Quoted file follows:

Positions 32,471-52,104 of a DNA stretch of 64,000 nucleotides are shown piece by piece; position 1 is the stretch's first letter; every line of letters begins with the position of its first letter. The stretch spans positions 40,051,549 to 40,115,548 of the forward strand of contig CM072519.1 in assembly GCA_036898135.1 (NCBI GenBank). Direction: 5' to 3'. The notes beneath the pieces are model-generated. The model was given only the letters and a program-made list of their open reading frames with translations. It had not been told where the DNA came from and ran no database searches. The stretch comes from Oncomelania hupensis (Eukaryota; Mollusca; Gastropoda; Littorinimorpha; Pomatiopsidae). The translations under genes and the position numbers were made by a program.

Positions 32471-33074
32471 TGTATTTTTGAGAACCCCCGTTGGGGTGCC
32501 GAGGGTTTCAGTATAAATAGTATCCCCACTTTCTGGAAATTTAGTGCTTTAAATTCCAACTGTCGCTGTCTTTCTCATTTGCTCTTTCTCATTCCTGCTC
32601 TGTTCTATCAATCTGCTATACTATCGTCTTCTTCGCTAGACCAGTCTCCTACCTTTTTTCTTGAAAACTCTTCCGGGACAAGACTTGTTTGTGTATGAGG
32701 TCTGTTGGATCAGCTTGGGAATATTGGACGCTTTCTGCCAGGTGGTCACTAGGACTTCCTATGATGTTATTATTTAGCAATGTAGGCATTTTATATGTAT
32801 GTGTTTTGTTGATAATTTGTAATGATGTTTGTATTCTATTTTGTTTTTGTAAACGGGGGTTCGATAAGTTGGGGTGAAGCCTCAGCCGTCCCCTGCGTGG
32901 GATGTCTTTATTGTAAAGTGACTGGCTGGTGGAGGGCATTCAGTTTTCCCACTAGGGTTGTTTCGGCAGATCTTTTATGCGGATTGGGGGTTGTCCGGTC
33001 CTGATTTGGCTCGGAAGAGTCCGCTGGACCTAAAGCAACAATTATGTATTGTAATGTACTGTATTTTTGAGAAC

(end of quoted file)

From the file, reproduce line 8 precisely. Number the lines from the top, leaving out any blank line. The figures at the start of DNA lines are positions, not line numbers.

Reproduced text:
32901 GATGTCTTTATTGTAAAGTGACTGGCTGGTGGAGGGCATTCAGTTTTCCCACTAGGGTTGTTTCGGCAGATCTTTTATGCGGATTGGGGGTTGTCCGGTC